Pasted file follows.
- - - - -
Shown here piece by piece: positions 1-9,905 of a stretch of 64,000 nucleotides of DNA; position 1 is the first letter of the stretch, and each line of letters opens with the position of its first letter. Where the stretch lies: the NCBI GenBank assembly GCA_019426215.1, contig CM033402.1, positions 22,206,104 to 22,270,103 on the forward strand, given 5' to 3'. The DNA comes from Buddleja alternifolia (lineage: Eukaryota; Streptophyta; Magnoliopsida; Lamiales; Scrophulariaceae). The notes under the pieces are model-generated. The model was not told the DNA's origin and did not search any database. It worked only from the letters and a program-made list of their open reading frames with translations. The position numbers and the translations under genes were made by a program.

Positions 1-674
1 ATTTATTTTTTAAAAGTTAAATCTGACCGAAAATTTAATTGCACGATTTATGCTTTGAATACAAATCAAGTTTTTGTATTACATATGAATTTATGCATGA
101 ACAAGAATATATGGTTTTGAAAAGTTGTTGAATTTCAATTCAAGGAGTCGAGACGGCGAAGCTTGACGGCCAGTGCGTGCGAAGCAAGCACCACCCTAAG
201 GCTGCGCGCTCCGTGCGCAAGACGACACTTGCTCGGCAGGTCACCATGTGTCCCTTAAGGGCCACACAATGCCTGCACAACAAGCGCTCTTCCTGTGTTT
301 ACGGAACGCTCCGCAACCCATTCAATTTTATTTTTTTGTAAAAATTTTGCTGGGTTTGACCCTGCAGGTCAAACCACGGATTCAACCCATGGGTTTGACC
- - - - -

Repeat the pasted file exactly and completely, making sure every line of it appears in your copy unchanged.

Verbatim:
Shown here piece by piece: positions 1-9,905 of a stretch of 64,000 nucleotides of DNA; position 1 is the first letter of the stretch, and each line of letters opens with the position of its first letter. Where the stretch lies: the NCBI GenBank assembly GCA_019426215.1, contig CM033402.1, positions 22,206,104 to 22,270,103 on the forward strand, given 5' to 3'. The DNA comes from Buddleja alternifolia (lineage: Eukaryota; Streptophyta; Magnoliopsida; Lamiales; Scrophulariaceae). The notes under the pieces are model-generated. The model was not told the DNA's origin and did not search any database. It worked only from the letters and a program-made list of their open reading frames with translations. The position numbers and the translations under genes were made by a program.

Positions 1-674
1 ATTTATTTTTTAAAAGTTAAATCTGACCGAAAATTTAATTGCACGATTTATGCTTTGAATACAAATCAAGTTTTTGTATTACATATGAATTTATGCATGA
101 ACAAGAATATATGGTTTTGAAAAGTTGTTGAATTTCAATTCAAGGAGTCGAGACGGCGAAGCTTGACGGCCAGTGCGTGCGAAGCAAGCACCACCCTAAG
201 GCTGCGCGCTCCGTGCGCAAGACGACACTTGCTCGGCAGGTCACCATGTGTCCCTTAAGGGCCACACAATGCCTGCACAACAAGCGCTCTTCCTGTGTTT
301 ACGGAACGCTCCGCAACCCATTCAATTTTATTTTTTTGTAAAAATTTTGCTGGGTTTGACCCTGCAGGTCAAACCACGGATTCAACCCATGGGTTTGACC